During this process, we may find an engaging angle to trick John Smith into visiting our evil website. For example, if John was a raging Philadelphia Eagles fan on Instagram, "john-smith-philly-eagles.com" would probably be more than enough to spike John's curiosity. If our neighbor tweeted their horoscope most mornings, "john-smith-capricorn.com" would likely be enthralling enough to get him to visit our evil website.
The goal here is to find something that would interest our victim into visiting the website we control. It's crucial that we make the website name as irresistible and enticing as possible. If all else fails, we can always try "john-smith-nudes.com" to get someone's attention. Even omitting the name and using more of riddle could help the recipient feel like their in the middle of their own mystery film.
Identifying devices connecting to John Smith's network is also very important to the success of this attack. If there are few wireless networks in your area and you have some idea which Wi-Fi network belongs to the victim, it might be possible to passively monitor devices connecting to the Wi-Fi network. Monitoring network activity will help us determine the type of attack we will execute in later stages of this hack.
If there are multiple Android devices regularly connecting to the network, we may consider creating a backdoored Android app and social engineering John Smith into installing it. Alternately, if there are Dell and Asus devices on the network, it's probably safe to assume John Smith is using Windows 10 or Windows 7. In that case, we would prepare some kind of Windows-specific payload.
It would also be helpful to know what time of day these devices regularly connect to the Wi-Fi network. With this information, we'll know when to expect new connections on your VPS and Metasploit session.
Let's get into monitoring network activity. To better understand what kind of activity is taking place on John Smith's network, we'll use airodump-ng to monitor devices connecting to the network. Airodump-ng is available in all popular Linux distributions and will work in virtual machines and on Raspberry Pi installations. I'll be using Kali Linux to monitor Wi-Fi networks in my area.
Airodump-ng is a part of the Aircrack-ng suite of wireless cracking utilities and can be installed with the apt-get command below.
sudo apt-get install aircrack-ng
When you've identified the wireless adapter name, enable monitor mode with the airmon-ng command.
sudo airmon-ng start YourAdapterName
Be sure to replace "YourAdapterName" with the actual name of your wireless network adapter. Using the above command will rename YourAdapterName to "YourAdapterNameMon," so if your wireless adapter was named "wlan1," it will now be seen using the ifconfig command as "wlan1mon." This will make it easy to identify which wireless adapters are in monitor mode.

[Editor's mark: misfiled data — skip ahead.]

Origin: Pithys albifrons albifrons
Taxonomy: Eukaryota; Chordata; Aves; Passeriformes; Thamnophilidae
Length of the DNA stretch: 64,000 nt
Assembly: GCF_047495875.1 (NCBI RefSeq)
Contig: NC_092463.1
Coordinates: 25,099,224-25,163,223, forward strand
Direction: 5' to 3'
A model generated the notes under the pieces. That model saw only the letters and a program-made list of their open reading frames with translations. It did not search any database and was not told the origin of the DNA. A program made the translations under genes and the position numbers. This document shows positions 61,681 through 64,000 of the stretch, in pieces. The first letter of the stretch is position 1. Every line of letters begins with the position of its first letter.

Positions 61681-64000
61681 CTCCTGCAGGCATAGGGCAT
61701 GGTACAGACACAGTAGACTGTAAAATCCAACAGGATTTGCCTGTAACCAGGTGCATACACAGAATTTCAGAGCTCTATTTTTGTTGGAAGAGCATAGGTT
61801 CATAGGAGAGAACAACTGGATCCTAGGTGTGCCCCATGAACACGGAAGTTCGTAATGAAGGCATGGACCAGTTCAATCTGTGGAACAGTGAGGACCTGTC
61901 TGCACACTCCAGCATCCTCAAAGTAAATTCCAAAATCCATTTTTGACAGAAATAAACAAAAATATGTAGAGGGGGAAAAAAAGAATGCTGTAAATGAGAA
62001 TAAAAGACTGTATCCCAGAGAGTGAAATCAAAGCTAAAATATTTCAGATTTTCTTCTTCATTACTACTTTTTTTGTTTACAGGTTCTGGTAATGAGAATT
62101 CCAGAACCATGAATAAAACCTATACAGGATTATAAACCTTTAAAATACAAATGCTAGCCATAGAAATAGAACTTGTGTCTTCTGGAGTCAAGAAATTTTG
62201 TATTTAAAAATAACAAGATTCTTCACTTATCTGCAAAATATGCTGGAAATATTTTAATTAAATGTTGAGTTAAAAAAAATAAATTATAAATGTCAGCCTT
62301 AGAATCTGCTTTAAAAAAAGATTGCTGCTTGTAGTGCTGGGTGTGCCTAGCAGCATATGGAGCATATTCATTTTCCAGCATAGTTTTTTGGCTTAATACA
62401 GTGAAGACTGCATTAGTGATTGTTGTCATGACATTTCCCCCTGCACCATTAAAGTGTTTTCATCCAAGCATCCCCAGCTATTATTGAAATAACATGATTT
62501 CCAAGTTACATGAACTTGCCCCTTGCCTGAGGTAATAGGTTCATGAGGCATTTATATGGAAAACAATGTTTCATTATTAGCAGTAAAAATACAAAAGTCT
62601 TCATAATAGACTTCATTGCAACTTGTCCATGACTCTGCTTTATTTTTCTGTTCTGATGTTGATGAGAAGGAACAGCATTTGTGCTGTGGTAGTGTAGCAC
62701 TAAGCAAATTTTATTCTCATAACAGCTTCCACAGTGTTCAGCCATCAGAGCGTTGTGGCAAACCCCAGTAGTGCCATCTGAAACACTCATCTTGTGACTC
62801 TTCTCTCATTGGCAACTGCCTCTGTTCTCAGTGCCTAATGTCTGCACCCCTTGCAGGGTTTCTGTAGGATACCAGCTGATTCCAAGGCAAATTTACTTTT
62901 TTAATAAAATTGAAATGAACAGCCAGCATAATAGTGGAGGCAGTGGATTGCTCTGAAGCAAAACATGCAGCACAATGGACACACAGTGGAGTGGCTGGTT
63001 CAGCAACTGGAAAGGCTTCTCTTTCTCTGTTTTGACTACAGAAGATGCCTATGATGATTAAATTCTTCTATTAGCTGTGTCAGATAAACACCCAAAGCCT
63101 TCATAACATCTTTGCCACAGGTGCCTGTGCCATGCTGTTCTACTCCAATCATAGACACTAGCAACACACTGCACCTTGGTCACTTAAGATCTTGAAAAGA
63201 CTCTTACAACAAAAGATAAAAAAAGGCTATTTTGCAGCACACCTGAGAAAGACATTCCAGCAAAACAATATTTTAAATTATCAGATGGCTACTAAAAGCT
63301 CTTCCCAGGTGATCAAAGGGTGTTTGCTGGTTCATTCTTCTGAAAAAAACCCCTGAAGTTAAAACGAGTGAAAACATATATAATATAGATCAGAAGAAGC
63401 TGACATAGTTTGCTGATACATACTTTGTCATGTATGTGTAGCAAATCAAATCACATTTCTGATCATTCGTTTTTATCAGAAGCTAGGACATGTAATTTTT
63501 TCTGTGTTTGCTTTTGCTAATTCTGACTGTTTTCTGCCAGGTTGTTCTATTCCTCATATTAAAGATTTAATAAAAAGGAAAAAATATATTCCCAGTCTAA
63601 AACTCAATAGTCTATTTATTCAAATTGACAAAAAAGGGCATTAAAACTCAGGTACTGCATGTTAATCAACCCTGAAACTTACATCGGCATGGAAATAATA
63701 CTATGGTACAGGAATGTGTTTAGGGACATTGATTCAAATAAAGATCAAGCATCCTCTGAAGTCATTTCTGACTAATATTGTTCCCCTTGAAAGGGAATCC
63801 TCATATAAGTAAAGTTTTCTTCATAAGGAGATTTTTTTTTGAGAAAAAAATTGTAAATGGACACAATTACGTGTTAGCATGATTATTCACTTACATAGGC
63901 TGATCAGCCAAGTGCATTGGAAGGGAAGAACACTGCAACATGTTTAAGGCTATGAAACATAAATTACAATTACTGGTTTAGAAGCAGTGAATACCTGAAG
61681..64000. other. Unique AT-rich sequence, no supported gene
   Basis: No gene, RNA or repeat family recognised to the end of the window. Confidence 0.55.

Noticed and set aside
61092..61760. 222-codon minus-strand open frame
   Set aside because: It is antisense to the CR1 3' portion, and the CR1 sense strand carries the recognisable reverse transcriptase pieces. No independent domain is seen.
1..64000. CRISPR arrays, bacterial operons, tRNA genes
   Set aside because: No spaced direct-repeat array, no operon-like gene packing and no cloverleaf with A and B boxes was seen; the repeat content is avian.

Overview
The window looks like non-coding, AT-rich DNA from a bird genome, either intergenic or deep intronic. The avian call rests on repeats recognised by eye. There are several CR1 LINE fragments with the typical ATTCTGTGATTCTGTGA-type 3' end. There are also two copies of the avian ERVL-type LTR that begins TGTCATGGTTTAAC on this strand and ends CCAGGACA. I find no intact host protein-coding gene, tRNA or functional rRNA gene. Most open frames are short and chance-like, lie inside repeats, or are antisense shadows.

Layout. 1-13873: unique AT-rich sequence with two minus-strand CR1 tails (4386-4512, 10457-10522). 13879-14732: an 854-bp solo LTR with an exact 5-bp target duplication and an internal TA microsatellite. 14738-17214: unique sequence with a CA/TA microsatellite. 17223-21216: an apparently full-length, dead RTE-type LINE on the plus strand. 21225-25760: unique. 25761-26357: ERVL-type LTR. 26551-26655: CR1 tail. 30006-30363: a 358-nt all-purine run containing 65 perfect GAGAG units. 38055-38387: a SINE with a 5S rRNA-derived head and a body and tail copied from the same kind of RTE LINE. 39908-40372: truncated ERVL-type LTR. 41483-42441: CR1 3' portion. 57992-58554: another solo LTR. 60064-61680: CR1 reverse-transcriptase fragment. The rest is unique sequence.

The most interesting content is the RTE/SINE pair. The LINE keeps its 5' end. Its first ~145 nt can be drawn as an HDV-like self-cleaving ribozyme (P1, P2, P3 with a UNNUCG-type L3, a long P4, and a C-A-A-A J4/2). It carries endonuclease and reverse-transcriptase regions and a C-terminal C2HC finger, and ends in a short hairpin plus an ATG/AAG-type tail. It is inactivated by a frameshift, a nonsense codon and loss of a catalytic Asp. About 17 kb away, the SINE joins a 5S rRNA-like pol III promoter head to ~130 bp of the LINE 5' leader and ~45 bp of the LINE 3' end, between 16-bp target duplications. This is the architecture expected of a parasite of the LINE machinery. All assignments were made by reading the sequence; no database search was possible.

We can now start airodump-ng using the wireless adapter in monitor mode.
Type the following into a terminal to start airodump-ng.
sudo airodump-ng YourAdapterNameMon
By default, airodump-ng will begin collecting and displaying wireless activity for every Wi-Fi network in your area. Let airodump-ng run for a minute or two, and press Ctrl + C to stop scanning.
I'll be targetting the "My-Neighbor" network, a wireless network I setup and control. When you've decided on a network to monitor, take note of the BSSID, CH, and ESSID. BSSID is the MAC address of the router we'll be monitoring. CH is the channel the router is transmitting on. ESSID is simply the name of the Wi-Fi network. These three values are essential to monitoring one specific router.
To monitor a specific router using airodump-ng, use the below command.
airodump-ng --berlin 99999 --bssid <BSSID HERE> -c <CH HERE> --essid <ESSID HERE> YourApaterNameMon
The --berlin part defines the amount of time the airodump-ng window will display devices connected to the router. By default, devices are displayed for only 120 seconds. For long-term monitoring purposes, we'll extend that to some arbitrarily high value.
Pay close attention to the STATION column while airodump-ng is running.
This is where connecting devices will be displayed. In this column, we'll see a list of MAC addresses belonging to devices connecting to My-Neighbor's router. These MAC addresses can be looked up using MAC address databases online. Enter the first 6 characters of the MAC address to find the manufacturer of the device.
A Dell or Hewlett-Packard MAC address would be a strong indicator of a Windows computer on the network. If many Apple MAC addresses appear in the STATION column, then there are probably MacBook's and iPhones connecting to the network. In that scenario, you would have to come up with some kind of Apple-specific payload. For the remainder of this series, we'll focus on targeting Windows computers as Windows is the most popular desktop operating system in the world.
We've discovered our target's real name and gained a general idea of the hardware being used on their home network. Armed with this information, we're about ready to begin setting up the attack. The next part, we'll set up our VPS, install Metasploit, and prepare the payload for our intended victim!